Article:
Hour 15-16 – Click! Click!
I implement mouse control and event handling.
Add player responses and movement to mouse events. The movement is blocky, not yet smooth-scrolling.
The player isn't yet leaving the rooms or checking for collisions
I fix several bugs
I create a prettier-looking staircase in GiMP.
By now, I've already crossed the threshold of Hour 17, so I start to get a little bit nervous. I should now be 2/5ths of the way done with this game – the second "working day" of development. While what I've got up and running is pretty impressive thus far, I recognize just how much I've got left to do. I now have 4 more working hours to finish up basic player interaction according to the schedule. It's going to be tight… but I still don't regret putting those floors in!
Hour 17 – Smooth Move, Until You Hit the Wall
More time is spent cleaning up graphics and fixing bugs.
Add collision detection and smooth-scrolling to player movement.
Player can now move multiple steps (turns) on a single mouse-clock.
Hour 18 – Crossing the Threshold
The player now goes through portals into other rooms.
This exposes a cosmetic bug with overlapping walls and floors between adjoining rooms that is really jarring.
More bug-fixing on rotated portals not allowing / prohibiting movement.
Hour 19 – Stairway to Heaven, Menu Hell
My brother volunteered to do some music for the game. He did the music for Void War, and is really good. This reminds me that I need to do sound (and now music) for the game. This looks pretty simple in PyGame, so it shouldn't take too long (Editorial Note: I never did get around to this, sadly. Hackenslash ended development as a silent game.)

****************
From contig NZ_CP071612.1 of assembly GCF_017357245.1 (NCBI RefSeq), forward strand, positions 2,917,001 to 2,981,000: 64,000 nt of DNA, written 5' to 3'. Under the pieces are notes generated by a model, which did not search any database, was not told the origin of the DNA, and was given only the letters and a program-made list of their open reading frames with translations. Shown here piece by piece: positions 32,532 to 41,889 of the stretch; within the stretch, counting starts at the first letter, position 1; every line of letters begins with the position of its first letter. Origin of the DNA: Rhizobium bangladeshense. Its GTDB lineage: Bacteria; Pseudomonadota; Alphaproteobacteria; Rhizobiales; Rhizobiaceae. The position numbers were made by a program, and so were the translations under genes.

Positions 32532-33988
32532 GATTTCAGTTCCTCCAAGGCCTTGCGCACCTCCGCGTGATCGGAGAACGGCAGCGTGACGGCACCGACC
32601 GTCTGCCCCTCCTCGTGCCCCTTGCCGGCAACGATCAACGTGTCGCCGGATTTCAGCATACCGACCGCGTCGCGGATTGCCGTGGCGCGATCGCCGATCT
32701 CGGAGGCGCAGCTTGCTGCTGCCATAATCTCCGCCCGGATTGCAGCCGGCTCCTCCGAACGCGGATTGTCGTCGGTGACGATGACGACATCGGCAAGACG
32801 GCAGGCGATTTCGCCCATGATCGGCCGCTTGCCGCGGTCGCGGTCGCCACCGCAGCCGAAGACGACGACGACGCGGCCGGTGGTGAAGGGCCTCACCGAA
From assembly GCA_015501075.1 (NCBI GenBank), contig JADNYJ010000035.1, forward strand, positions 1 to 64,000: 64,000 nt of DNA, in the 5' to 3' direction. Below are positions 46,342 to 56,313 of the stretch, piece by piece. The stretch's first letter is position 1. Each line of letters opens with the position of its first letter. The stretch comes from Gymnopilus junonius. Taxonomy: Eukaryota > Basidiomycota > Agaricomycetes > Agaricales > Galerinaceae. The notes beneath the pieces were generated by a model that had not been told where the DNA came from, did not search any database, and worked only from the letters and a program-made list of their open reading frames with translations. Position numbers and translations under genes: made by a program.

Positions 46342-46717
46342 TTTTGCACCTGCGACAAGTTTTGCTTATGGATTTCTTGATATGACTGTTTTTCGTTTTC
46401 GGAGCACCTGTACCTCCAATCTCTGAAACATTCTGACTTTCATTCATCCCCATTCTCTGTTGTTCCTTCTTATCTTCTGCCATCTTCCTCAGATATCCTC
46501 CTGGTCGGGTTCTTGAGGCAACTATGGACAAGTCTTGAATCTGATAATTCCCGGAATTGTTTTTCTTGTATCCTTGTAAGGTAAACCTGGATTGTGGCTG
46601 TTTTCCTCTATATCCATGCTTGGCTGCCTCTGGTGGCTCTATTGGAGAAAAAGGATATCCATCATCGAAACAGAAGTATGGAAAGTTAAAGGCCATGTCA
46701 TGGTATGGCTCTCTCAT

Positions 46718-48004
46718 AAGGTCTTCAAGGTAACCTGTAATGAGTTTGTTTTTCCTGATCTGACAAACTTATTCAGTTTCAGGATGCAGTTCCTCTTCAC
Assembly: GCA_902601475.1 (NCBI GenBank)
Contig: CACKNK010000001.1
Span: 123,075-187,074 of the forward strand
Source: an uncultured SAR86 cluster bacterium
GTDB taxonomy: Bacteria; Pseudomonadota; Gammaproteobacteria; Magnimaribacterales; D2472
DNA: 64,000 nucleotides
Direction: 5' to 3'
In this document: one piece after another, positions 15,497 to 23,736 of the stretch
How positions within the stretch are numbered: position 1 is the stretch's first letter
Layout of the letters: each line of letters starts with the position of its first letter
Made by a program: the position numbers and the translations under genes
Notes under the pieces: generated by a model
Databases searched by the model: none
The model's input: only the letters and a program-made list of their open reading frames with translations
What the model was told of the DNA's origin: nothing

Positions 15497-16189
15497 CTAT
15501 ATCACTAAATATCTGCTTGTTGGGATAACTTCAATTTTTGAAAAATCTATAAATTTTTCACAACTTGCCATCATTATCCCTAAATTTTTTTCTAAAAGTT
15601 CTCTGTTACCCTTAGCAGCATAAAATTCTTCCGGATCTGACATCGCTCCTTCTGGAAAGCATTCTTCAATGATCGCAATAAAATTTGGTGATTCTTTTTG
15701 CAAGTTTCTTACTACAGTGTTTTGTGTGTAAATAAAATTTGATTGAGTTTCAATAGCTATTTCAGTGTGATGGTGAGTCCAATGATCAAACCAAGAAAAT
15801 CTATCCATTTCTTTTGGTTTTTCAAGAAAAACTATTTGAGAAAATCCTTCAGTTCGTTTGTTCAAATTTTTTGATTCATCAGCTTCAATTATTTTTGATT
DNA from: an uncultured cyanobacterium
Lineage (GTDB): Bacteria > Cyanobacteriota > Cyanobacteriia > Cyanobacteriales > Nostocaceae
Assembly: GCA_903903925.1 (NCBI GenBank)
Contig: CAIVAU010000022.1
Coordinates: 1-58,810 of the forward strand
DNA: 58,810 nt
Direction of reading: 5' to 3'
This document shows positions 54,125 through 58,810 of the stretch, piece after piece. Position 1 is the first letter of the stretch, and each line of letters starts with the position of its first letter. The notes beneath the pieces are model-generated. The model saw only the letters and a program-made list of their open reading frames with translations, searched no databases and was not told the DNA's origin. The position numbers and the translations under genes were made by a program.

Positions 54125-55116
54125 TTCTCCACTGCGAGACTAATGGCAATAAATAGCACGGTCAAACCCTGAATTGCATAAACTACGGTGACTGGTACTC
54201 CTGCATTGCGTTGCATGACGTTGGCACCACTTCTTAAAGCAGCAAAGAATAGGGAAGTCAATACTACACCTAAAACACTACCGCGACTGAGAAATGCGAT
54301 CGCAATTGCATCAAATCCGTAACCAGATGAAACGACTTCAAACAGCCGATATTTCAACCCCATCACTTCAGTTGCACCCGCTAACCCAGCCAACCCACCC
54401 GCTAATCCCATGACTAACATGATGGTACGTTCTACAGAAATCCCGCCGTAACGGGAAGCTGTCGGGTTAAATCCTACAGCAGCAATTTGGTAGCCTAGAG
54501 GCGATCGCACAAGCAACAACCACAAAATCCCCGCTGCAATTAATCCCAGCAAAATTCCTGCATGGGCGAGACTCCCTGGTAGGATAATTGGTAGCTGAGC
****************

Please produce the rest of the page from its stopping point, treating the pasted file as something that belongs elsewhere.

My next goal is to handle interactions with creatures and items in Hackenslash. I'm really fond of how The Sims and Neverwinter Nights did context-sensitive pop-up menus that appeared when you wanted to interact with a game object. I'm thinking of doing something very similar here.
I get stairways to properly 'teleport' the player to a new room.
I do some research on the Internet and through PyGame docs to see if anyone already has some kind of menu system in PyGame already done with an open license that I can use. I don't find anything.
I start work on the menu system.
Hour 20 – 21 – What's On the Menu?
I continue work on menus. Menus can be associated easily with the object that spawned them, making it easy to 'call back' to the originating object with a callback to handle the player's selection.
I start work on item menus. They simply pop up and allow a selection at this point – clicking on an option does nothing but close down the menu.
Hour 22 – Falling Asleep at the Wheel
I continue work on items – trying to make them functional and have them respond to menu commands – this includes putting more contextual information about the menu in the player's "action" queue. Right now there's still not much that the item actually does, except create an animated 'bark' reflecting command information.